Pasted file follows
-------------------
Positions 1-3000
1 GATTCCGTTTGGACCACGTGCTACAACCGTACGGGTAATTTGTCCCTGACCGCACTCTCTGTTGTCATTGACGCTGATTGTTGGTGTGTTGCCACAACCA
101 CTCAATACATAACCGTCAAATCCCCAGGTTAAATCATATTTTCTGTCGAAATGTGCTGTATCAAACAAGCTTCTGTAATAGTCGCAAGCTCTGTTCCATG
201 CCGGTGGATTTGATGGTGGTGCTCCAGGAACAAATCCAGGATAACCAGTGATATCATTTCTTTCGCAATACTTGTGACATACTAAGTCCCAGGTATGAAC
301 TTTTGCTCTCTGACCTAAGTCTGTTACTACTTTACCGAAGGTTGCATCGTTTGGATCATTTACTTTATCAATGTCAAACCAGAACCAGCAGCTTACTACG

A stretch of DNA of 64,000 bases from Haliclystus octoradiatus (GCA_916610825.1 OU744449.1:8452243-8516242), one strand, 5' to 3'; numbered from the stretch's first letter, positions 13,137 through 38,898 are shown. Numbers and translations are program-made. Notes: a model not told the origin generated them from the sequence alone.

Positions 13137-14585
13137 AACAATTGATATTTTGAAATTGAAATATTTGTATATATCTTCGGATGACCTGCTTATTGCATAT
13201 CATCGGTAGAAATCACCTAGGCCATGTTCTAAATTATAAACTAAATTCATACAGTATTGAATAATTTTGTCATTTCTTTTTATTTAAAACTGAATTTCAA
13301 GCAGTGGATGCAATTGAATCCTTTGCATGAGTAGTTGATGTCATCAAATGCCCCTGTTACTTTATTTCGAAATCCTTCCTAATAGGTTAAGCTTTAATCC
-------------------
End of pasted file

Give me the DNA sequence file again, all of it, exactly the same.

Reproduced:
Positions 1-3000
1 GATTCCGTTTGGACCACGTGCTACAACCGTACGGGTAATTTGTCCCTGACCGCACTCTCTGTTGTCATTGACGCTGATTGTTGGTGTGTTGCCACAACCA
101 CTCAATACATAACCGTCAAATCCCCAGGTTAAATCATATTTTCTGTCGAAATGTGCTGTATCAAACAAGCTTCTGTAATAGTCGCAAGCTCTGTTCCATG
201 CCGGTGGATTTGATGGTGGTGCTCCAGGAACAAATCCAGGATAACCAGTGATATCATTTCTTTCGCAATACTTGTGACATACTAAGTCCCAGGTATGAAC
301 TTTTGCTCTCTGACCTAAGTCTGTTACTACTTTACCGAAGGTTGCATCGTTTGGATCATTTACTTTATCAATGTCAAACCAGAACCAGCAGCTTACTACG

A stretch of DNA of 64,000 bases from Haliclystus octoradiatus (GCA_916610825.1 OU744449.1:8452243-8516242), one strand, 5' to 3'; numbered from the stretch's first letter, positions 13,137 through 38,898 are shown. Numbers and translations are program-made. Notes: a model not told the origin generated them from the sequence alone.

Positions 13137-14585
13137 AACAATTGATATTTTGAAATTGAAATATTTGTATATATCTTCGGATGACCTGCTTATTGCATAT
13201 CATCGGTAGAAATCACCTAGGCCATGTTCTAAATTATAAACTAAATTCATACAGTATTGAATAATTTTGTCATTTCTTTTTATTTAAAACTGAATTTCAA
13301 GCAGTGGATGCAATTGAATCCTTTGCATGAGTAGTTGATGTCATCAAATGCCCCTGTTACTTTATTTCGAAATCCTTCCTAATAGGTTAAGCTTTAATCC